With this being the Chinese Year of the Rabbit; "Hop," Russell Brand's tribute to the Easter Bunny, on screens, and Easter only days away, it felt like the right time to get a little hopped up ourselves.
Bunnies have long been a favorite subject of writers -- think Beatrix Potter and Lewis Carroll -- and don't forget American folklore's Br'er Rabbit. They've had an impact on the big screen as well. So, while Brand romps across theaters as E.B., the son of the Easter Bunny who doesn't want to follow in his father's paw prints, we take a look at some of the most memorable rabbits in movies.
Paws down the most adorable movie rabbit, Thumper gets his name from the rapid thumping of his left hind foot. Angelically voiced by the then-4-year-old Peter Behn, Thumper is Bambi's best friend in Disney's animated masterwork. His appearance and personality were based on Potter's Benjamin Bunny.
Jimmy Stewart earned a lead actor Oscar nomination for this comedy based on Mary Chase's Broadway play as Elwood P. Dowd, a sweet, slightly tipsy middle-aged man whose best friend is Harvey, a 6-foot-3 1/2 -inch white rabbit who nobody else can see. Elwood describes his best bunny bud as a pooka -- a mischievous creature from Celtic mythology that is fond of social misfits like himself.
*"Alice in Wonderland" (1951, 2010)
The White Rabbit is a pivotal character in Carroll's classic book, which has been adapted many times for film and TV, including Disney's 1951 animated film and Tim Burton's more recent extravaganza. Dressed in a waistcoat, it is the White Rabbit who launches Alice on a series of wondrous adventures with the Mad Hatter, the Red Queen and others as she follows the scurrying (and apparently, very late) creature down a rabbit hole.
*"Night of the Lepus" (1972)
What's scarier than gigantic rabbits? Well, a lot of things, and that's what makes this sci-fi thriller based on the novel "The Year of the Angry Rabbit" such a camp classic. To create the small town battling thousands of huge carnivorous killer bunnies, domestic rabbits were filmed against miniature models, but for the attack scenes, the filmmaker used actors in rabbit costumes. Needless to say, it took a thumping from the critics.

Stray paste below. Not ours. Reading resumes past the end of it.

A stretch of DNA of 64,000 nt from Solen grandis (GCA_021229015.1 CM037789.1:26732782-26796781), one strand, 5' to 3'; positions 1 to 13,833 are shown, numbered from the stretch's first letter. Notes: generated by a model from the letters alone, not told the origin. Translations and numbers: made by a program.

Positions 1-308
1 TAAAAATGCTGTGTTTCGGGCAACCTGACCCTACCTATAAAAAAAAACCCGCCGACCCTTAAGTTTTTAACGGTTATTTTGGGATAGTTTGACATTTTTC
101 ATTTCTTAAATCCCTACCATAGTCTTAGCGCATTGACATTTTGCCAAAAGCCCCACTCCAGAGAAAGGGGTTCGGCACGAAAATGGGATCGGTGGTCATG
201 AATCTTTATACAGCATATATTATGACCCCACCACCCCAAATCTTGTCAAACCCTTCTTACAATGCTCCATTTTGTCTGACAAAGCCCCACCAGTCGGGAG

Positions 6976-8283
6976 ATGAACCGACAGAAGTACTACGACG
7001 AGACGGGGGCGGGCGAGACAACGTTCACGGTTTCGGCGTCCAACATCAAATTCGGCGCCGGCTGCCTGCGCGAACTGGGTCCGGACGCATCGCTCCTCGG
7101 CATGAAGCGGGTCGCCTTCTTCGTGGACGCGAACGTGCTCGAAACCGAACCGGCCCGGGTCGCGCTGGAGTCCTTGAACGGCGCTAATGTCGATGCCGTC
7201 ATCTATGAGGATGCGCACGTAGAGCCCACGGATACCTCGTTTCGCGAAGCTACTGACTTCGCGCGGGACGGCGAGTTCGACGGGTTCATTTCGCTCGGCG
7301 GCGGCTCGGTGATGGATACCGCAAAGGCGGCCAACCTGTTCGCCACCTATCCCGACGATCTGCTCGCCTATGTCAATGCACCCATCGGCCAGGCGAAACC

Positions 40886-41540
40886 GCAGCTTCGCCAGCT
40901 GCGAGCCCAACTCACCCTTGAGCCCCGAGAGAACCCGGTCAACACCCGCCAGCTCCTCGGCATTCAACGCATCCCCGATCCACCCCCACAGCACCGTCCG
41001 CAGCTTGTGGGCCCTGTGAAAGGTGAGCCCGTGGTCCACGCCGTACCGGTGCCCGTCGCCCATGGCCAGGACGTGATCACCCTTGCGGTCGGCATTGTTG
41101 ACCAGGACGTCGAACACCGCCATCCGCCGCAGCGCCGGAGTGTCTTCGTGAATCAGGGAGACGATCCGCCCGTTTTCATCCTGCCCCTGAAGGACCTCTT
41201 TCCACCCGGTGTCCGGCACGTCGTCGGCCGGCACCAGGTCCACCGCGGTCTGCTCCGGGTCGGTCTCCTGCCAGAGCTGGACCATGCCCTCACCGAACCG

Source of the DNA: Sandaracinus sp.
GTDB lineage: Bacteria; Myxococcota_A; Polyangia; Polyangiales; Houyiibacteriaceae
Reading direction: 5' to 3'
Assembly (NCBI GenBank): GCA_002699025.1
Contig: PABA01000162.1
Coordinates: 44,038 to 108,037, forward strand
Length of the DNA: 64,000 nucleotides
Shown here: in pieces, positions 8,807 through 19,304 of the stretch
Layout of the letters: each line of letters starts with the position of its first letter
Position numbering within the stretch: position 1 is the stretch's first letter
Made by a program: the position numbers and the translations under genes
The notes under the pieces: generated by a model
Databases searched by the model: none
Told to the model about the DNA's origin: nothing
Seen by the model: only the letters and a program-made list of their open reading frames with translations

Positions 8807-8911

*"Fatal Attraction" (1987)
What's an erotic thriller doing in this warren of bunny movies, you ask? It may not be a rabbit-themed tale, but what's the only scene people remember nearly 25 years later? That would be when Michael Douglas discovers his daughter's pet rabbit boiling in a pot on the stove, thanks to his vengeful former fling (Glenn Close).
*"Who Framed Roger Rabbit" (1988)
Robert Zemeckis' live action-animation comedy about Roger Rabbit (voiced by Charles Fleischer), a high-maintenance, nervous cartoon superstar with a va-va-va-voom wife, Jessica Rabbit (voiced by Kathleen Turner), was a blockbuster. It starred Bob Hoskins as a private investigator, and Bugs Bunny even makes a cameo.
*"Space Jam" (1996)
Two pop-culture icons -- Bugs Bunny and basketball star Michael Jordan -- headline this crazy live action-animation blend of a comedy. What's it about, doc? It's a big-budget bit of silliness in which Bugs and the Looney Toon characters enlist Jordan to coach them in a basketball game against the alien Nerdlucks.
*"Donnie Darko" (2001)
Richard Kelly wrote and directed this cult psychological thriller starring Jake Gyllenhaal as a troubled young man who not only has Doomsday visions but he also knows exactly when it's coming, thanks to Frank (James Duval), a demonic-looking rabbit that informs poor Donnie that the world is ending in 28 days, 6 hours, 42 minutes and 12 seconds.
*"Winnie the Pooh" (2011)
Rabbit is a good friend of A.A. Milne's beloved bear and the self-appointed leader of the band of animals living in the Hundred Acre Wood who have appeared in numerous Disney movies, including one releasing this summer. Practical and an organizer, Rabbit loves vegetables, hates being bounced by Tigger and tries to avoid the honey-loving Pooh at lunchtime. He is always telling Owl, "You and I have brains, the others have fluff." Still, there's always a lesson for Rabbit to learn.